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Everything you’ve wanted to know about China but were afraid to ask

Wednesday's “Everything you’ve wanted to know about China but were afraid to ask” panel sponsored by CISCO and the GSC was well attended.

On November 28, Smith international student Shuyao Kong ’13 and Economics Professor Roger Kaufman collaborated to present “Everything you’ve wanted to know about China but were afraid to ask” — an interactive panel featuring dialogue between Smith’s Chinese and American students.

The project, which was sponsored by the Chinese Interregional Students Cultural Organization (CISCO) and the Global Study Center intended to open a door of communication between Smith’s Chinese international students and their American peers by discussing Chinese society and culture. The event was a hit and attracted an auditorium filled with Smith students, professors, and visitors of diverse backgrounds. A panel of “opinionated Chinese and curious American students” (as described by the advertisement flyer) informed the audience of three important topics; China’s One Child Policy, free speech and internet censorship, and the development of relationships between Americans and Chinese.

The panelists shared a variety of interesting facts and personal stories with their listeners. For instance, did you know that the One Child Policy was first implemented in 1978 and even though only 36% of the population is mandated to follow the law, 400 million births have been prevented? Also, you can say whatever you want online in China as long as you don’t challenge either the Chinese government or the governments of other nations as this is seen as a threat to the peace. The panel also addressed the difficulties faced by LGBT members of the Chinese community, most of whom never “come out” to their families.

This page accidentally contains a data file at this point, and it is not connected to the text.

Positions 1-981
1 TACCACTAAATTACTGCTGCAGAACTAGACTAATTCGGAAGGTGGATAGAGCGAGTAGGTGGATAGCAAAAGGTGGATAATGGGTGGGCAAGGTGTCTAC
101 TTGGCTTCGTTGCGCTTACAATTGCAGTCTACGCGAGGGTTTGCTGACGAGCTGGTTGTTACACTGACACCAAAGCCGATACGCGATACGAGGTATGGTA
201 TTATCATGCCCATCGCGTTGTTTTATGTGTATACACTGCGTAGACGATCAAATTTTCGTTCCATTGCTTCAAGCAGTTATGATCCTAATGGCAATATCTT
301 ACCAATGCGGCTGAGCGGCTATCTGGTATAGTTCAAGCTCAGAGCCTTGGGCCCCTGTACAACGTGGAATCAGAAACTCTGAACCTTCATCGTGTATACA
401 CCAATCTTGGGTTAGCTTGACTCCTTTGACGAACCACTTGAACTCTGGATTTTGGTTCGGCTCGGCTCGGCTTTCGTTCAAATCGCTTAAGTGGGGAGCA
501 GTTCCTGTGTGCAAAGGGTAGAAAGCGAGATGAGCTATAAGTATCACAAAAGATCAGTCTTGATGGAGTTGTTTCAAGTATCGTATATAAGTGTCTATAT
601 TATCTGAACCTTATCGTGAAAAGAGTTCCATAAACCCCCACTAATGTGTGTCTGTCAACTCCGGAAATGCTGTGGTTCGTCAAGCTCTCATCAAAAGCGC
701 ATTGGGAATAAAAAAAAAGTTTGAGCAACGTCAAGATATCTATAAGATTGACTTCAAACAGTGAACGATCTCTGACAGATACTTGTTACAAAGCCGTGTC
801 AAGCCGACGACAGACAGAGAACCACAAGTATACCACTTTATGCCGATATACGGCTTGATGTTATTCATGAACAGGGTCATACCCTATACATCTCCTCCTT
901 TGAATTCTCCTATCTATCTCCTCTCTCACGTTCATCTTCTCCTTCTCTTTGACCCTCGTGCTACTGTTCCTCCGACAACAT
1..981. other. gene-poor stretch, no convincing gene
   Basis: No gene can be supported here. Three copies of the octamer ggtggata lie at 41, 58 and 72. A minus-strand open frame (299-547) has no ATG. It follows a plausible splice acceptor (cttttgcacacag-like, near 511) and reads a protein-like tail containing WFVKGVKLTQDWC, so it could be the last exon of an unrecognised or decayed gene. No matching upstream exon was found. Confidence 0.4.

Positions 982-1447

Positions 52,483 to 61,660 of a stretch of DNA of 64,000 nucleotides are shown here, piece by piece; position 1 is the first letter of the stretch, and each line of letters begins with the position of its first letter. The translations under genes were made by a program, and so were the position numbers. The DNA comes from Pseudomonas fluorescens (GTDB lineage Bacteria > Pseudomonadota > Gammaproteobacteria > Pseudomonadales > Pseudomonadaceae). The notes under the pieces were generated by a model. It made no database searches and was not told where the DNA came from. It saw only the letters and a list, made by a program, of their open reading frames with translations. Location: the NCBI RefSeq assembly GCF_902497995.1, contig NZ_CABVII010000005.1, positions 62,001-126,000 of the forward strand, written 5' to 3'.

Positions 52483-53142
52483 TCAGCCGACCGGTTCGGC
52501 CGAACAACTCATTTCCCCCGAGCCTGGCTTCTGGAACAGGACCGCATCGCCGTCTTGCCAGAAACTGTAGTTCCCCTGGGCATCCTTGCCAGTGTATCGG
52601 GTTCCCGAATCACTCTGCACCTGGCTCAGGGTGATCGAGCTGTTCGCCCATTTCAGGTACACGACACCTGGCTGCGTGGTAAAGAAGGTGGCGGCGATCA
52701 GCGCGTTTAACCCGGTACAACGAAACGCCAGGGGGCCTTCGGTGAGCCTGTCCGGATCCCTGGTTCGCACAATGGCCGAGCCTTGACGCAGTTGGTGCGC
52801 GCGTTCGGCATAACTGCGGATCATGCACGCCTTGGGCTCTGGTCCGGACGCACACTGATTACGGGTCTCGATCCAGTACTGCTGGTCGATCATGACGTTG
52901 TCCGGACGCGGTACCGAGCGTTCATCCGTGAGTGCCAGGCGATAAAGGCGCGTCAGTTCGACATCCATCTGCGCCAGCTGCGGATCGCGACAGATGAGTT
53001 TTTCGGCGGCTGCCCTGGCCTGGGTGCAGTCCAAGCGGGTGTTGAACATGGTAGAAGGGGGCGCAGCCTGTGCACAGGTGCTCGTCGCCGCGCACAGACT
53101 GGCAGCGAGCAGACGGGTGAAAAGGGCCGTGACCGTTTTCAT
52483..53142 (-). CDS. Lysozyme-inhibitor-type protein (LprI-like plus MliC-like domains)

Perhaps the most important part of the discussion was about the fostering of intercultural relationships on Smith campus. The panelists challenged many typical Chinese stereotypes and recognized the fact that many American stereotypes aren’t true either. The goal of the event, as explained by Elaine Zheng ’13 is to initiate relationships between students “not as Chinese to American but as people”.

Americans: “the ball is in your court,” as Professor Kaufman says. It’s important to be patient, engaged, and open-minded with not just Chinese international students but with all of your peers. You never know what relationships can form if you take the first step and start a conversation. Shuyao presented a goal for the Smith College campus; at the next yearly Moon Festival, she wants to see American and Chinese students all sitting together to celebrate the event.

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